New figures show more claiming and bigger payouts

Association of British Insurers’ (ABI) figures out today say UK credit insurers have faced a 59% hike in claims bills as more companies fail to pay suppliers.

Claims in the third quarter rose to £97m from £61m the same time last year. The ABI says 6,805 suppliers made claims to insurers as purchasers entered administration and failed to pay their bills. That is up 34% on the previous year.

The claims tally is 41 per cent higher than in the previous quarter despite the number of claims rising by less than 20%.

The number of companies taking out credit insurance increased by 10% during 2007. This is the third consecutive year that the market has grown, with a 40% rise since 2004.

Nick Starling, the ABI’s Director of General Insurance, said: “It is positive news that there is a greater awareness amongst small businesses as to the value of trade credit insurance during periods of increased risk and volatility. The economic slowdown has driven the number of policies up to near-record highs. While the economy is in decline, trade credit insurers expect to pay out more claims during 2008, as business insolvencies rise.“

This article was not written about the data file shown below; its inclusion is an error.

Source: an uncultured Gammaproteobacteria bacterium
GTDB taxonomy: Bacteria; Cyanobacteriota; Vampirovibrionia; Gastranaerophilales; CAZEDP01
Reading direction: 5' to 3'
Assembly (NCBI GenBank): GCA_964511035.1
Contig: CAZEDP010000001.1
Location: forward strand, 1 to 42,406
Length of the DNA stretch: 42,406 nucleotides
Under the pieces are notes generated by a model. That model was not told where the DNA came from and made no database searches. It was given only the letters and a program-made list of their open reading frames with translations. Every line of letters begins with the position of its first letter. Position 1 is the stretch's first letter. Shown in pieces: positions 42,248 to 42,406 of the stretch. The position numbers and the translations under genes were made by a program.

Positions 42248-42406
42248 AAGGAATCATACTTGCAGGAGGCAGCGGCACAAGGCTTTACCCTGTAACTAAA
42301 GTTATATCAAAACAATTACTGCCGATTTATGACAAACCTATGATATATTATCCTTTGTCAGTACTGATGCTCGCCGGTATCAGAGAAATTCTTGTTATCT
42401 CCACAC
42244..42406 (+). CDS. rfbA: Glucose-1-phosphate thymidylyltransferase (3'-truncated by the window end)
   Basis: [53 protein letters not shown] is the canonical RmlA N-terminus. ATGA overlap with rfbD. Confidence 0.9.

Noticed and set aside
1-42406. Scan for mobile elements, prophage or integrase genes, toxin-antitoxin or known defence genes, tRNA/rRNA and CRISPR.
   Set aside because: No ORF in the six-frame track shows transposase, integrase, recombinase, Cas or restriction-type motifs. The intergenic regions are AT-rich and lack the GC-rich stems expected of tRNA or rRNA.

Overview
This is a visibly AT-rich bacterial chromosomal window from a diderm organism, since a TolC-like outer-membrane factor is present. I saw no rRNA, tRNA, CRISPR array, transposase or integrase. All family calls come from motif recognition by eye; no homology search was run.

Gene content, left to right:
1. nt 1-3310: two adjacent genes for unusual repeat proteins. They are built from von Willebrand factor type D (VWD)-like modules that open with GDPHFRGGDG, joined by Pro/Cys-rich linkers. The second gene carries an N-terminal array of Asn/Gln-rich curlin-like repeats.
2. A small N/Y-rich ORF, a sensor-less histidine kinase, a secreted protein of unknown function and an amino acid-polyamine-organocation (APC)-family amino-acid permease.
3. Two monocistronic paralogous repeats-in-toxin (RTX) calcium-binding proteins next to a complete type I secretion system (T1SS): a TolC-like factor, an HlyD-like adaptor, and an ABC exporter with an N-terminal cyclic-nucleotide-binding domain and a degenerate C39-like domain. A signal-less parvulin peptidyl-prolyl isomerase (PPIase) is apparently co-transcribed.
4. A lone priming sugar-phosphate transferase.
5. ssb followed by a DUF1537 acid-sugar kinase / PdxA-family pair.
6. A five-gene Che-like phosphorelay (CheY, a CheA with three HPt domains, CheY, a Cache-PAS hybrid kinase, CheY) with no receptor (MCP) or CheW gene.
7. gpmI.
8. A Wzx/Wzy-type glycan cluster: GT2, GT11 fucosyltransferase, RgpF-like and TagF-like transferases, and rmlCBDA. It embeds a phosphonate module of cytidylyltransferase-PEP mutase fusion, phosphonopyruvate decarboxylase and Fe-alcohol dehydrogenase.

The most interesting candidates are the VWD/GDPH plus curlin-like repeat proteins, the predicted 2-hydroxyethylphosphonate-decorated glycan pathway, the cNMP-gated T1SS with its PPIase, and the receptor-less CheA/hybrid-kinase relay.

The FT quotes Starling as saying: “Trade credit insurance claims figures are a good indicator of what is happening in the UK economy and how that is affecting UK businesses.”

But elsewhere the FT quotes Nick Hedley, chairman of the financial risk division at the broker Jardine Lloyd Thompson, as saying: “In the past five or six years, credit insurers have become inappropriate and undisciplined in the cover they offer.”

In a story called 'Don't join backlash' urges turnround specialist, the FT also reports Adrian Doble, client partner at Vantis Restructuring Services, as saying: "We forget that credit insurance is underwritten on behalf of a supplier of goods against the default of its customer. The customer relationship is with the insured, not with the risk. When the credit insurer downgrades a risk or 'pulls cover' it is actually fulfilling a duty of care to its re-insurance partners and its customer, the insured.”